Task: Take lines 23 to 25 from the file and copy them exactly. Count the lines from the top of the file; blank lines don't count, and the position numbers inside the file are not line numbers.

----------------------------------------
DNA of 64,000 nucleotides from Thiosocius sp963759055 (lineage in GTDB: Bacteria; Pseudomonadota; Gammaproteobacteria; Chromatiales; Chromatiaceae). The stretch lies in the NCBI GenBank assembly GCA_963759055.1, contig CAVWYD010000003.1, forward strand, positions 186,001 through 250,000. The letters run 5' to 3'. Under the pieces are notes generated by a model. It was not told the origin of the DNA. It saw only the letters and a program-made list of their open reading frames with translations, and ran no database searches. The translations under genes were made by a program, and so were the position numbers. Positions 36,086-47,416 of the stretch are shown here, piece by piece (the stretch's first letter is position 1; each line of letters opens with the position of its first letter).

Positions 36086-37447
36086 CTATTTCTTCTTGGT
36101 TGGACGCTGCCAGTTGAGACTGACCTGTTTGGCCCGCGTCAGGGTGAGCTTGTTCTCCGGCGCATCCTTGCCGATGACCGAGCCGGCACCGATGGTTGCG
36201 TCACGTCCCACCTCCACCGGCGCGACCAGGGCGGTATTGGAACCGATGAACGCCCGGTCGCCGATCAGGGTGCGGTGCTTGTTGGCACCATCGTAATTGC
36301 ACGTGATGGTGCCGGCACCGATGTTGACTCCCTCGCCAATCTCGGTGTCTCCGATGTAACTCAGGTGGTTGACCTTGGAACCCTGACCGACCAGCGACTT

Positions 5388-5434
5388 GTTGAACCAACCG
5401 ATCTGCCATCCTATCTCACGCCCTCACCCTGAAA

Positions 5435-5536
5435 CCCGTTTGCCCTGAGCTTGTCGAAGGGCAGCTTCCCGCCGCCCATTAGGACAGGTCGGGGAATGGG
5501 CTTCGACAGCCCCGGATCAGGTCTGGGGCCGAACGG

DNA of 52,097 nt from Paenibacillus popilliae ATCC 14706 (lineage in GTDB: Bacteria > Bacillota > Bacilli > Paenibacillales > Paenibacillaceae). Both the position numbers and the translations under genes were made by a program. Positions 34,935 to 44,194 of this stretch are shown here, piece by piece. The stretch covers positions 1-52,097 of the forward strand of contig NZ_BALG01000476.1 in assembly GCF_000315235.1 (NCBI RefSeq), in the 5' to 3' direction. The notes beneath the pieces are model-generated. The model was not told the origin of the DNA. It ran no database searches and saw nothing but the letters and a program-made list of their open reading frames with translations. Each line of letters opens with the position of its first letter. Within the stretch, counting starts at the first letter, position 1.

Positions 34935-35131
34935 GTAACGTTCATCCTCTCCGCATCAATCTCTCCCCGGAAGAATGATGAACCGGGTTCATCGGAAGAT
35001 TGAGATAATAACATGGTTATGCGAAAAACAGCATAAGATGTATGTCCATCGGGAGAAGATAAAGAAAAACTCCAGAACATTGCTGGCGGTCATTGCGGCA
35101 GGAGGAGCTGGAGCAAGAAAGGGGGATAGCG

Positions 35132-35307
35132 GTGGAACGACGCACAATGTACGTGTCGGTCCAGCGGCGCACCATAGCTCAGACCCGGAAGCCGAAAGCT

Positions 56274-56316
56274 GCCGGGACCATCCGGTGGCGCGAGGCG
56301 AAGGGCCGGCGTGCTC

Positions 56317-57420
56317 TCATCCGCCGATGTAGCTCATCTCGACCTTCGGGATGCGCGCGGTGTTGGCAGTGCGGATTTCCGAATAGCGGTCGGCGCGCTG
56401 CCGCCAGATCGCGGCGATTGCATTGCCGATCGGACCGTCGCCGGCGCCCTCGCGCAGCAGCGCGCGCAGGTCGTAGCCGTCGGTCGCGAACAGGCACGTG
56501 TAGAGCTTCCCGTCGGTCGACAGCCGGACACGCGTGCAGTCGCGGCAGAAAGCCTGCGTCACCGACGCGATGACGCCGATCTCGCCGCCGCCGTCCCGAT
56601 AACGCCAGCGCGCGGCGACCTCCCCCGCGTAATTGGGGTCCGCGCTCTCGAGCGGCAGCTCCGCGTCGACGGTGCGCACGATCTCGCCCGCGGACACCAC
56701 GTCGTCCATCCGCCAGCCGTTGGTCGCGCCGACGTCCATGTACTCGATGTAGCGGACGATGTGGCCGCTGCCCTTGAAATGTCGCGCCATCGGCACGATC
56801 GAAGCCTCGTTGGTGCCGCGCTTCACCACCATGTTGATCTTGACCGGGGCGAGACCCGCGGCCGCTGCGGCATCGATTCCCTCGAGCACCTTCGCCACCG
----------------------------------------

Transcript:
Positions 56317-57420
56317 TCATCCGCCGATGTAGCTCATCTCGACCTTCGGGATGCGCGCGGTGTTGGCAGTGCGGATTTCCGAATAGCGGTCGGCGCGCTG
56401 CCGCCAGATCGCGGCGATTGCATTGCCGATCGGACCGTCGCCGGCGCCCTCGCGCAGCAGCGCGCGCAGGTCGTAGCCGTCGGTCGCGAACAGGCACGTG